• \$\begingroup\$ I feel like that may defeat the purpose of the cipher itself, although I did notice that ord and chr took up many bytes when I tried to do a python solution. \$\endgroup\$ Sep 28, 2023 at 14:03
4
\$\begingroup\$

Print 100 digits of π

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3
  • \$\begingroup\$ How can I verify someone's answer is correct or not if they claim it is \pi starts with index 10345292438624234? or even worse Ackermann(10000, 10000)? \$\endgroup\$
    – tsh
    Sep 29, 2022 at 2:21
  • 1
    \$\begingroup\$ @tsh How can they verify it either? \$\endgroup\$
    – emanresu A
    Sep 29, 2022 at 3:22
  • 4
    \$\begingroup\$ How about this: all answers must be verifiable through the Pi API. Example: api.pi.delivery/v1/… gives the first 100 digits. Change the "start" query to "intended index + 1" to get different portions of pi. Rationale: the current world record for digits of pi is 10^14 digits and no one has confirmed the digits beyond that (even if someone has computed more), so the challenge is unanswerable outside the range anyway. \$\endgroup\$
    – Bubbler
    Sep 29, 2022 at 22:49
4
\$\begingroup\$

Write a set as a union of ranges

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4
  • \$\begingroup\$ I assume this is code-golf? \$\endgroup\$
    – noodle man
    Sep 29, 2023 at 1:50
  • \$\begingroup\$ @noodleman Yes (filler) \$\endgroup\$
    – emanresu A
    Sep 29, 2023 at 1:51
  • \$\begingroup\$ "you can use any reasonable format that unambiguously represents a single range" does this allow formats that "encode" the range as, say for example, a start value, and end value, and a step size? \$\endgroup\$ Sep 29, 2023 at 1:53
  • 1
    \$\begingroup\$ @thejonymyster Yes, that was my intention. I'll add in a specific example \$\endgroup\$
    – emanresu A
    Sep 29, 2023 at 1:58
4
\$\begingroup\$

Complement an infinite list

\$\endgroup\$
1
  • \$\begingroup\$ Another input option that feels maybe implied by the second bullet point but could be worth spelling out is a stateful function/callback that takes no arguments to produce the next number but doesn't conform to any language-internal notion of an iterator. \$\endgroup\$ Oct 2, 2023 at 1:15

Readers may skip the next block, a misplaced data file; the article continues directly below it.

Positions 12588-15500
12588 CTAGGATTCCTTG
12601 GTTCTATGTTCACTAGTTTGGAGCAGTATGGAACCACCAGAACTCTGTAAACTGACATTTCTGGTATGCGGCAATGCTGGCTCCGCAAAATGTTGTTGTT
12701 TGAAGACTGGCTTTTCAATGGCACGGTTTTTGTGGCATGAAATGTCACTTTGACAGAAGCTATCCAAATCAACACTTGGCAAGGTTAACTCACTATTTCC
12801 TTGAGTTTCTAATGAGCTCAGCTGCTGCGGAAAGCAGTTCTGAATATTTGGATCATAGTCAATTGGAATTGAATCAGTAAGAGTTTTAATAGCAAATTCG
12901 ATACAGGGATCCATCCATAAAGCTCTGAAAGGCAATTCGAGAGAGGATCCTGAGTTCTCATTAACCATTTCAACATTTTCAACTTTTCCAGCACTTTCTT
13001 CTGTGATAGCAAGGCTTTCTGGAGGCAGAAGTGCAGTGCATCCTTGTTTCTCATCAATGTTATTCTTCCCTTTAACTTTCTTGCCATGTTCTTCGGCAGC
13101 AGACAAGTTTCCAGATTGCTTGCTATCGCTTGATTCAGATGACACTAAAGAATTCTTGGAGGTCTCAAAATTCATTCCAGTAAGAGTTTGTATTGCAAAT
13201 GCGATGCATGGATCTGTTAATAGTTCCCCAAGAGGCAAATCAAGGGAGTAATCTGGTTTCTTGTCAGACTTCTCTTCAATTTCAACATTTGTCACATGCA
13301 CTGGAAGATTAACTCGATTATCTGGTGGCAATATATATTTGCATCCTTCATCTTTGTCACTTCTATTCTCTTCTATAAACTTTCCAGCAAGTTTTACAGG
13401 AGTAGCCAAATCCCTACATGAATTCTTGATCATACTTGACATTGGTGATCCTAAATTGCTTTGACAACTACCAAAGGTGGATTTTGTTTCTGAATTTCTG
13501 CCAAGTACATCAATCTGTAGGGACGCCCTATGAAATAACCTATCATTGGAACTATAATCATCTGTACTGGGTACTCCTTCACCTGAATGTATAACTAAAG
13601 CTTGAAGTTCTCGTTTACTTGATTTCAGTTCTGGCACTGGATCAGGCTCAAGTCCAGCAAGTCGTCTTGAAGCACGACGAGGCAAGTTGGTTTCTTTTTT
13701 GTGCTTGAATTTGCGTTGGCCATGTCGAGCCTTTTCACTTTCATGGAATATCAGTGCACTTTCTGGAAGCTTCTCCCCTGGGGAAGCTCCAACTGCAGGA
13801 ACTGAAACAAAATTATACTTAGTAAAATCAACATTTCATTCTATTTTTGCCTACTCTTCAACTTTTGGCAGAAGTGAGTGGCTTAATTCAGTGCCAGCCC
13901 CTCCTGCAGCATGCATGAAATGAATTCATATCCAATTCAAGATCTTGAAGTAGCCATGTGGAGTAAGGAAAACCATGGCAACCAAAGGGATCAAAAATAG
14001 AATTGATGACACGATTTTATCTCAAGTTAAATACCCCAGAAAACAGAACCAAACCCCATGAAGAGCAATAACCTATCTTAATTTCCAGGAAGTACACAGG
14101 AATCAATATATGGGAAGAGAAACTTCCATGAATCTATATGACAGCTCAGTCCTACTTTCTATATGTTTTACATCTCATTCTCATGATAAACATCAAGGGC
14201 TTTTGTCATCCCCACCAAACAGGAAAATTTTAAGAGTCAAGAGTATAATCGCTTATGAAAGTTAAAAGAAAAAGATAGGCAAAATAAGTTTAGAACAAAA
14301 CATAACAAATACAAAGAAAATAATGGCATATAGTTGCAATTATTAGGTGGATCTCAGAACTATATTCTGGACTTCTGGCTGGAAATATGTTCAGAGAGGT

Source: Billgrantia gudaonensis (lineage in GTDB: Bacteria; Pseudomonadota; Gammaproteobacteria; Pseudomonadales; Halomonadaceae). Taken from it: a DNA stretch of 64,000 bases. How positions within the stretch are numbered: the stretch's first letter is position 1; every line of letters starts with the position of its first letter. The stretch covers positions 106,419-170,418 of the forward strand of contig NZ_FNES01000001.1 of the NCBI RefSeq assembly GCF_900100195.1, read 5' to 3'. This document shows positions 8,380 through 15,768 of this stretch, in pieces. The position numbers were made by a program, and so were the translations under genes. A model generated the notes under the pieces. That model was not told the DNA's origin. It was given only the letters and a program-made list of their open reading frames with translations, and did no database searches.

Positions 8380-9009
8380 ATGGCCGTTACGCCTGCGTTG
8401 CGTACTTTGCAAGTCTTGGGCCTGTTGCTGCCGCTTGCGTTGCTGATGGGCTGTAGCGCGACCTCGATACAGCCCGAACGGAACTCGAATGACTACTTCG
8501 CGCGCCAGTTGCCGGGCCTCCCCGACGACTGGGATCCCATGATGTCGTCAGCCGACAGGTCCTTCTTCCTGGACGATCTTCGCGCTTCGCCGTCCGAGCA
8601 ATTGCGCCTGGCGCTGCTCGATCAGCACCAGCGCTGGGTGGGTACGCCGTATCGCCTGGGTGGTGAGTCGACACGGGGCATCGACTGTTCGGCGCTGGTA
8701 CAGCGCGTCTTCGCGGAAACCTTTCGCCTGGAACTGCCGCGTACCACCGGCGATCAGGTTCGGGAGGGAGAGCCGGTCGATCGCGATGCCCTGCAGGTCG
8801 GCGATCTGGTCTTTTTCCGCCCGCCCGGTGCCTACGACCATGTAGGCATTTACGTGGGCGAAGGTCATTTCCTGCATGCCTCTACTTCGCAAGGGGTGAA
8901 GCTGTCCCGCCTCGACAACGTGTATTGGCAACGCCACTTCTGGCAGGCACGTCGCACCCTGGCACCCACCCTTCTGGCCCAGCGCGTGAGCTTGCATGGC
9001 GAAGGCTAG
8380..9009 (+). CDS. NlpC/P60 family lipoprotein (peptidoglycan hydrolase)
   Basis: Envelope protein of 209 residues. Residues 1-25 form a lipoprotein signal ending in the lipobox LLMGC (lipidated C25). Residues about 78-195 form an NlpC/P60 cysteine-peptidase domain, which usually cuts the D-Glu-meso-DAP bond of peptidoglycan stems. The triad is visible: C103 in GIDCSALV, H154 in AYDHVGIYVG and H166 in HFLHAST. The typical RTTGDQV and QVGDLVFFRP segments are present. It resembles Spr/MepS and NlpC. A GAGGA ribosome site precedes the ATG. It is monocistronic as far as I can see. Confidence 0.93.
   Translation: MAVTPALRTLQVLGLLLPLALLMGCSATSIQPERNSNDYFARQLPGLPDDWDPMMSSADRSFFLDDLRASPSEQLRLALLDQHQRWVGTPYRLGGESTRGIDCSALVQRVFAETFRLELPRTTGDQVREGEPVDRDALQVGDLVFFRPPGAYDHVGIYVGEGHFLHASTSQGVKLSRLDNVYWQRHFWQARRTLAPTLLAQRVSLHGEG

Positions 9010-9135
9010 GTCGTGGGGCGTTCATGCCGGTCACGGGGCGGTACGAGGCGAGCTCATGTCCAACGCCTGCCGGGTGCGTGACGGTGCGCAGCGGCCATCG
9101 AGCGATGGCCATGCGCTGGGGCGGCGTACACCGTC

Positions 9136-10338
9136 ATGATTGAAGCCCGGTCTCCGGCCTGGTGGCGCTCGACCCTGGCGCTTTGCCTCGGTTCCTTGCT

4
\$\begingroup\$

Output greater than without the previous character

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5
  • 3
    \$\begingroup\$ In the current form 21 will be the optimal solution in all languages allowing implicit output (assuming the empty program does not print a number) \$\endgroup\$
    – bsoelch
    Oct 2, 2023 at 9:58
  • 1
    \$\begingroup\$ The implicit output trick works up to 98765432310 (10 bytes). As long as nobody finds an infinite family of programs code-bowling should be fine. \$\endgroup\$
    – bsoelch
    Oct 3, 2023 at 7:12
  • \$\begingroup\$ Why characters over bytes? It is generally a bad choice since characters have nothing to do how information is stored. What stops submissions from choosing ASCII and maximising the characters per byte? \$\endgroup\$ Oct 3, 2023 at 18:57
  • \$\begingroup\$ @FryAmTheEggman Because the radiation is on the characters, not the bytes. And your point doesn’t really make sense for code-bowling, I don’t really want people shoving high-codepoint characters just to boost their score. I’d it was code-golf then bytes would might sense but then i’d probably want to make the radiation be on the bytes. If you come up with a good example of this being bad I might change it though. \$\endgroup\$
    – noodle man
    Oct 3, 2023 at 19:36
  • \$\begingroup\$ Scratch the thing I said about code-golf, I can’t edit the comment anymore. Bytes would make sense if I made the radiation be on the bytes but I wasn’t planning to do that. \$\endgroup\$
    – noodle man
    Oct 3, 2023 at 19:42
4
\$\begingroup\$

Help, I can't bloody well memorize this number!

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1
  • 1
    \$\begingroup\$ Nice challenge, and nice PFP! :p \$\endgroup\$
    – Ginger
    Oct 22, 2023 at 1:50
4
\$\begingroup\$

The too-short urinal problem

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1
1
12 13
14